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Circular economy under the microscope

18th August 2017 Posted by

Big Ideas tend to trace a similar life cycle – great excitement leading to an avalanche of high-level studies making Big Claims, followed by a flurry of policymaking activity building on said studies. Then, a period of introspection sets in. Is the Big Idea all it is cracked up to be? Are the claims overblown? Are the benefits as easy to realise as some would suggest?

The Big Idea of the circular economy is no exception. Although not particularly new (commentators often hark back to the war years, when re-purposing and frugality were the norm) it has been touted as a win-win for both business and the environment. Some Big Claims have been made;

  • Net material savings of $340-630 billion across the EU
  • $1 trillion annual growth for the global economy by 2025
  • 3 million extra jobs and unemployment reduction by 520,000 across the EU by 2030.

Environmental claims (resource conservation, waste reduction, carbon savings) have been equally impressive. The EU’s Circular Economy Package, China’s Circular Economy Promotion Law, and initiatives in Scotland and Wales testify to its “intuitive appeal” to policymakers, as one commentator puts it.

But the voices of a few naysayers have begun to surface. For example, Julian Allwood in the Handbook of Recycling (2014) questions whether a 1 to 1 substitution of secondary materials for primary raw materials or goods actually occurs in practice to the extent that is typically assumed by circular economy proponents.  If not, environmental impacts from the secondary economy will add to the impacts of primary production, rather than displace/reduce these latter impacts. Trevor Zink and Roland Geyer expand on this theme in A Market-Based Framework for Quantifying Displaced Production from Recycling or Reuse (2016) and in Circular Economy Rebound (2017), claiming that as with energy systems, improving resource efficiency and reducing raw material costs might lead to an increase in production that wipes out some of the environmental gains, or even to “backfire”, where the increase in use is proportionally greater than the efficiency increase, leading to higher net environmental impacts. Decreasing aggregate demand – less production and less consumption – is recommended as one way of avoiding circular economy rebound.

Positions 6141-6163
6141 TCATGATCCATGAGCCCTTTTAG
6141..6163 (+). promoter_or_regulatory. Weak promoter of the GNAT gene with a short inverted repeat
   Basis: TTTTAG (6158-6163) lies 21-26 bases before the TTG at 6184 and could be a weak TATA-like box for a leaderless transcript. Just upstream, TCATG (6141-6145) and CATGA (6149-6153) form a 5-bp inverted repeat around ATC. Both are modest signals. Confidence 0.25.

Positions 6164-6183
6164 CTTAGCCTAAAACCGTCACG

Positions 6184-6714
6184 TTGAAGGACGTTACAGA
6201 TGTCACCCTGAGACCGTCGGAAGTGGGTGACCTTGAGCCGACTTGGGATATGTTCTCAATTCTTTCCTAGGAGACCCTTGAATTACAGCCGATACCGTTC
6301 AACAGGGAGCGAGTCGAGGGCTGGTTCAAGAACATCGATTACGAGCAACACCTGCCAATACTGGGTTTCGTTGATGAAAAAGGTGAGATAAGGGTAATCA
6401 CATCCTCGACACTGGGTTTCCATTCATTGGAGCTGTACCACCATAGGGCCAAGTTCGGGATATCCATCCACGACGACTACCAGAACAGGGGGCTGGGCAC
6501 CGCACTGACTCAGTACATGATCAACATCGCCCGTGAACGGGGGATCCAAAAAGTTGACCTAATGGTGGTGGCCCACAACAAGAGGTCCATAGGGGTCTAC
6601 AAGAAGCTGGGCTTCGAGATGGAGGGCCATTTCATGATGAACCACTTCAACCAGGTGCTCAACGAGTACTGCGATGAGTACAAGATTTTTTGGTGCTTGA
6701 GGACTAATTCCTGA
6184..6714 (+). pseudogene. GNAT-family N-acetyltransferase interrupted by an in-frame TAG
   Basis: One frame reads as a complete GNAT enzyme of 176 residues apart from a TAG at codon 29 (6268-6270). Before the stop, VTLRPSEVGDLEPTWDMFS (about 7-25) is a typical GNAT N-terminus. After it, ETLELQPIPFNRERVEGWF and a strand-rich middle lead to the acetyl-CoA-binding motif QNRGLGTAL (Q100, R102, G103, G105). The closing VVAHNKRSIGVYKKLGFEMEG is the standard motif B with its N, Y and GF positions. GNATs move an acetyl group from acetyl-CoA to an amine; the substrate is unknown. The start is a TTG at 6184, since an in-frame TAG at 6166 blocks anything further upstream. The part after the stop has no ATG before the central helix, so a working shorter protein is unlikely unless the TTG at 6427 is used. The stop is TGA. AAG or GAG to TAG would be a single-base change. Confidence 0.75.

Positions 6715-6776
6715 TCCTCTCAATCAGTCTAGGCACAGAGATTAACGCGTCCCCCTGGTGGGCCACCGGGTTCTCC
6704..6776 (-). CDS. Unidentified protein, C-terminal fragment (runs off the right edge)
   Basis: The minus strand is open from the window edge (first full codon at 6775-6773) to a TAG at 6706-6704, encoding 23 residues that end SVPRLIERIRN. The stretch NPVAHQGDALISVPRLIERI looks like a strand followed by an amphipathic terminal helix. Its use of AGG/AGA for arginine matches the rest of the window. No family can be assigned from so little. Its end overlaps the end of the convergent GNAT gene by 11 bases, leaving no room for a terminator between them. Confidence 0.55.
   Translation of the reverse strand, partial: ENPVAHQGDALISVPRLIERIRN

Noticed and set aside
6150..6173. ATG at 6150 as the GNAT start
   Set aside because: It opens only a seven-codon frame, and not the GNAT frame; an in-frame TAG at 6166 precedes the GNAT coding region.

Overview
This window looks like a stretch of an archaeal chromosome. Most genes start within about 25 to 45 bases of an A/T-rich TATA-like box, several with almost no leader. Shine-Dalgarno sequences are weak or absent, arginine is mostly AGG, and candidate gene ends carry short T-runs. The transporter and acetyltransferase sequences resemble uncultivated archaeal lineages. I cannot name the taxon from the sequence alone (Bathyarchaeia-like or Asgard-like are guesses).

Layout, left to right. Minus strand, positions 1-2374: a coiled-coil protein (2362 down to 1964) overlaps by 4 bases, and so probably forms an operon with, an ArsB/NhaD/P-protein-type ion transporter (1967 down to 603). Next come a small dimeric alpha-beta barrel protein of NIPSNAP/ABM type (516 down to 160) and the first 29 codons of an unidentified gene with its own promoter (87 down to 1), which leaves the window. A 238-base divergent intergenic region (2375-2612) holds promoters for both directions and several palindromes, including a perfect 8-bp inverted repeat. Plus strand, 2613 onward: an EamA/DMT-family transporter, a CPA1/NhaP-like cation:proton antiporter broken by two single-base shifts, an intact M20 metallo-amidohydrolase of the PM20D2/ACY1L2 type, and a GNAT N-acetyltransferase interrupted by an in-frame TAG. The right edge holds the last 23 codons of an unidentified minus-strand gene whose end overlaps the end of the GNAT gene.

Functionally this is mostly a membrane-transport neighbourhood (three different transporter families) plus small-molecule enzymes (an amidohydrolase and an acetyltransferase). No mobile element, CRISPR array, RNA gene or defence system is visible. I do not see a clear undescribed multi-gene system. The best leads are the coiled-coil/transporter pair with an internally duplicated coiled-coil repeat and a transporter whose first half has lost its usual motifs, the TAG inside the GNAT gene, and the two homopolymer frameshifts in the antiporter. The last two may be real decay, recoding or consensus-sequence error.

This theme is picked up by Carina Millstone in Frugal Value: Designing Business for a Crowded Planet (2017) but with a twist.  Millstone favours replacing global private sector companies with local community-based structures.  Millstone claims that “the purpose and structure of the private sector have created conditions of unsustainability” by fuelling consumption for the profit motive, and advocates “de-growth”, supporting local business offering “frugal” products and services.

But paradoxically, while these commentators fret about the circular economy and some of its business models encouraging the wrong sort of economic growth, Defra Minister Dr Thérèse Coffey’s opposition to the circular economy is that “there are no opportunities for growth outside of a closed loop system”, according to evidence given before the Environmental Audit Committee in 2016.

Should we worry about circular economy rebound increasing consumption or should we purposefully design a policy framework for more economic growth?

Perhaps the answer is both. Arguing for de-growth or anti-growth is essentially taking a privileged first world perspective.  There remain huge swathes of population who have a right to economic betterment, and for whom consumption and economic growth is the difference between squalor and dignity.  Indeed Zink and Geyer acknowledge in a footnote that “there may be significant welfare benefits to increased connectivity in the developing world”.  For all its potential limitations, the circular economy offers a better way of achieving sustainable growth than the linear economy.  Rather than discarding the concept, it should be properly designed and applied.

But, for a Big Idea that has gained so much political traction, the paucity of academic research, especially the input of academic research to inform policymaking, is striking. For example, we still lack a robust macroeconomic model.  Many of the Big Claims made by circular economy proponents have not been rigorously analysed or tested; some are based on over-optimistic assumptions. We badly need a solid body of academic inquiry into the circular economy, to ground truth circular economy policy and not over-promise on what it can achieve.

A degree of circular economy fatigue has begun to creep in – enough rhetoric, now walk the walk. But what we are finding in the real world is that walking the walk is proving more difficult than we have been led to believe.  Nirvana is not round the corner, but a hard slog away.

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